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The University of Southampton

Highly advanced Southampton spectrometer to spearhead chemical research across southern region

Published: 8 October 2019
Picture of spectrometer
The new LECO Pegasus GC-HRT+ 4D will be based in the School of Chemistry

Researchers across the south of England will analyse novel and strategically important chemistries through a new mass spectrometer at the University of Southampton.

The high-spec instrumentation based in the School of Chemistry will represent a unique capability within the UK academic sector, offering multi-inlet two-dimensional gas chromatography and high resolution mass spectrometry.

The system, which is funded by an £856,000 investment by the Engineering and Physical Sciences Research Council (EPSRC), will deliver qualitative and quantitative analysis of challenging fuels and trace level materials.

It will advance the research of UK synthetic and catalysis chemistry communities who work with volatile compounds, environmental scientists detecting low level pollutants in complex matrices and air-borne pollutants, and engineers researching the evolution of small organic gases and low level contaminants, such as sulphur.

Professor John Langley , Head of Characterisation and Analytics and Principal Investigator, says: “Mass spectrometry is a technique for weighing compounds or molecules. Combined with chromatography it offers the most powerful modern day instrumentation for the analysis of complex mixtures.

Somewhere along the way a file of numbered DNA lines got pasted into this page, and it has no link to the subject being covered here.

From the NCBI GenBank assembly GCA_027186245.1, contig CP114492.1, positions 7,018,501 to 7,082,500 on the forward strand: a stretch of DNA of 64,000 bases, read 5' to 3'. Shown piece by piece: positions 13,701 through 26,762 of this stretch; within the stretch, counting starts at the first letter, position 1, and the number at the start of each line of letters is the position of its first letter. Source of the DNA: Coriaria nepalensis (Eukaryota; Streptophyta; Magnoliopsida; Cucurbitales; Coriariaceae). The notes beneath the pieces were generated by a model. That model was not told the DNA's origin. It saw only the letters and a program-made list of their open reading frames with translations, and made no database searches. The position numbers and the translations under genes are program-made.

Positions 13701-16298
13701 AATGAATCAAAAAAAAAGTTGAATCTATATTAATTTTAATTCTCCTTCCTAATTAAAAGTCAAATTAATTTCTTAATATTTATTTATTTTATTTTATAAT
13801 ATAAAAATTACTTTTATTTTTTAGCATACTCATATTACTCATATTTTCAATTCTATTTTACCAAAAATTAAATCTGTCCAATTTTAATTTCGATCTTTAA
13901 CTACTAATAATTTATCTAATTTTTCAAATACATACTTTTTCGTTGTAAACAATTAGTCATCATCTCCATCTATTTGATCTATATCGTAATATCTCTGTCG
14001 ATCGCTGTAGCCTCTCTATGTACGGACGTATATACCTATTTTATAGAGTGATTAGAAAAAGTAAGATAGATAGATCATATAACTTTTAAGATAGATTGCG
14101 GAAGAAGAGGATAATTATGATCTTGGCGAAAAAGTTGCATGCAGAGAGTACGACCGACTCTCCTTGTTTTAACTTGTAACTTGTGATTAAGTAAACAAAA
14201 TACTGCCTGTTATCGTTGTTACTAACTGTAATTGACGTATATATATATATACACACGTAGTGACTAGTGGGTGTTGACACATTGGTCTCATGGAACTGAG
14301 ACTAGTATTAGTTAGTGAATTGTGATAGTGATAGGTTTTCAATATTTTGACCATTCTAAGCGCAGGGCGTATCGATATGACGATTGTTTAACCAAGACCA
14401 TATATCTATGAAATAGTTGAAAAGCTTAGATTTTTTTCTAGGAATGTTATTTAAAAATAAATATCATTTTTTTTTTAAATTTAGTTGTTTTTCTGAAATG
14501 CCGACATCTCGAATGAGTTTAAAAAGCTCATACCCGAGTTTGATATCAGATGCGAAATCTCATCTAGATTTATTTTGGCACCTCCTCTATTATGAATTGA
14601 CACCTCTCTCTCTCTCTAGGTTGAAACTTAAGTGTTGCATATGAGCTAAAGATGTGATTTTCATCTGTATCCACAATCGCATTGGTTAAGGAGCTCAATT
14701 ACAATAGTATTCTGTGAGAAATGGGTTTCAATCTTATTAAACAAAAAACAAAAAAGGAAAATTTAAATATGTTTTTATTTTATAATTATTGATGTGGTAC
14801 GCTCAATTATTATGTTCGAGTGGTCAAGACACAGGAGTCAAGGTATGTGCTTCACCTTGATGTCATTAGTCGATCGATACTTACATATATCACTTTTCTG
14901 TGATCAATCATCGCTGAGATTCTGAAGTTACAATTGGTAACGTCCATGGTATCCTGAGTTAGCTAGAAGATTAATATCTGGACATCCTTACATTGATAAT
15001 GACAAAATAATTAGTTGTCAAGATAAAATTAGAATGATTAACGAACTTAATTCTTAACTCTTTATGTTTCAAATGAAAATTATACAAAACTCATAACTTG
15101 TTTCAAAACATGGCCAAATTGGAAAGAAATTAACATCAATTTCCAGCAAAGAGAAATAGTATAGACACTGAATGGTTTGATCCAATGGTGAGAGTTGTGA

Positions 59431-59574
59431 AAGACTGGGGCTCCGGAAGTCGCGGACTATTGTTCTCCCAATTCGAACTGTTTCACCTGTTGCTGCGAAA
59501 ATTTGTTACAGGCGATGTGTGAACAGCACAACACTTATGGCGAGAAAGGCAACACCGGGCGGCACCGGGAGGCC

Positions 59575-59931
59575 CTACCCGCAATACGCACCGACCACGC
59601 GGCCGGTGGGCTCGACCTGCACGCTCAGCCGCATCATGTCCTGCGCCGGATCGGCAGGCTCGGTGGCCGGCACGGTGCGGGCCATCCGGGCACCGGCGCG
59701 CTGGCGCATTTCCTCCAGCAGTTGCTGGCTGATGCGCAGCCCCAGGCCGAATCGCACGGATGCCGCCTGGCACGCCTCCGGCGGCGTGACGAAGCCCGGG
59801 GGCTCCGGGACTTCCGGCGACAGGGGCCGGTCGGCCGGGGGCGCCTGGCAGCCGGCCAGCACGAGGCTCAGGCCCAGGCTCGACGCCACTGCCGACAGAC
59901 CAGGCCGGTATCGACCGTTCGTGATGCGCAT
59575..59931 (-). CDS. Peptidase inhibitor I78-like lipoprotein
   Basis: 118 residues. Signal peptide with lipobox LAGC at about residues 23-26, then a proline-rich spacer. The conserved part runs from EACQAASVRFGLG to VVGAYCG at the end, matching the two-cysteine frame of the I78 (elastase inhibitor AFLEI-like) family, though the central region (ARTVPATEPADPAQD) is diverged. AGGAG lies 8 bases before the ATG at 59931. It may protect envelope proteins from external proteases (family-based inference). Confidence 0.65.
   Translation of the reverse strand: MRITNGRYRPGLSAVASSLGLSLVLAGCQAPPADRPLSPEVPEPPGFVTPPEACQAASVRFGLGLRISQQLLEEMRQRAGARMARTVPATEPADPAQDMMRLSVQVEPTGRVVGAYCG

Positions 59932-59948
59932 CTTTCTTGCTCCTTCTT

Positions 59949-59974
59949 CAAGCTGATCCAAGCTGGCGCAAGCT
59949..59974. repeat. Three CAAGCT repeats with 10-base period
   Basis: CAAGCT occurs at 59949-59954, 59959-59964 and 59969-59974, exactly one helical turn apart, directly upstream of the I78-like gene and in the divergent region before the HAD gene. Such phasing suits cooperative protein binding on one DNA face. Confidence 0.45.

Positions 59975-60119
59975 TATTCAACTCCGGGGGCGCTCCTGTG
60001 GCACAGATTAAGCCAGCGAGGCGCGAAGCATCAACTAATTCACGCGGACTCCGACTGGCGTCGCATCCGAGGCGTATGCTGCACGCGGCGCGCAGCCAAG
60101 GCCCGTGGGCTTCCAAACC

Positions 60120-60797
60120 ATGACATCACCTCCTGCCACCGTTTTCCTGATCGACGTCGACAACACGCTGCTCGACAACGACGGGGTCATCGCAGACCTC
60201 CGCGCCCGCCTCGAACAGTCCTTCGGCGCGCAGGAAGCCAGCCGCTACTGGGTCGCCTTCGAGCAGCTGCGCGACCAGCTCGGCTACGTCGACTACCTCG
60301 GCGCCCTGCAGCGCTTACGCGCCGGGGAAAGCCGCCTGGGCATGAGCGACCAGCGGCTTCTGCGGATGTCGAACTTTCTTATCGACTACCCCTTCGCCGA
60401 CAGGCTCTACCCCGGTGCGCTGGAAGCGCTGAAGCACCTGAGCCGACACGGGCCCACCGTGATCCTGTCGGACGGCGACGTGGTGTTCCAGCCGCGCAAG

“This system will deliver advanced automated sample introduction techniques, separation of complex mixtures and advanced high resolution mass spectrometry to aid compound identification. The multi-format auto-sampler will allow the widest range of complex samples to be introduced into the analytical engine.”

The new strategic equipment will support the research from regional partners at the University of Bath, University of Portsmouth and Swansea University, and will be extended to other academic and industry researchers to form a new Centre of Excellence for high-priority EPSRC research.

Within Southampton, the instrumentation will aid projects including catalysis and synthetic chemistry, fuels research in the Langley research group , environmental research into clean air and plastic pollutants, and asthma research at Southampton General Hospital.

The equipment is the latest addition to a suite of outstanding in-house facilities and services in the School of Chemistry, which includes an Advanced Composite Materials Facility and the EPSRC National Crystallography Service (NCS).

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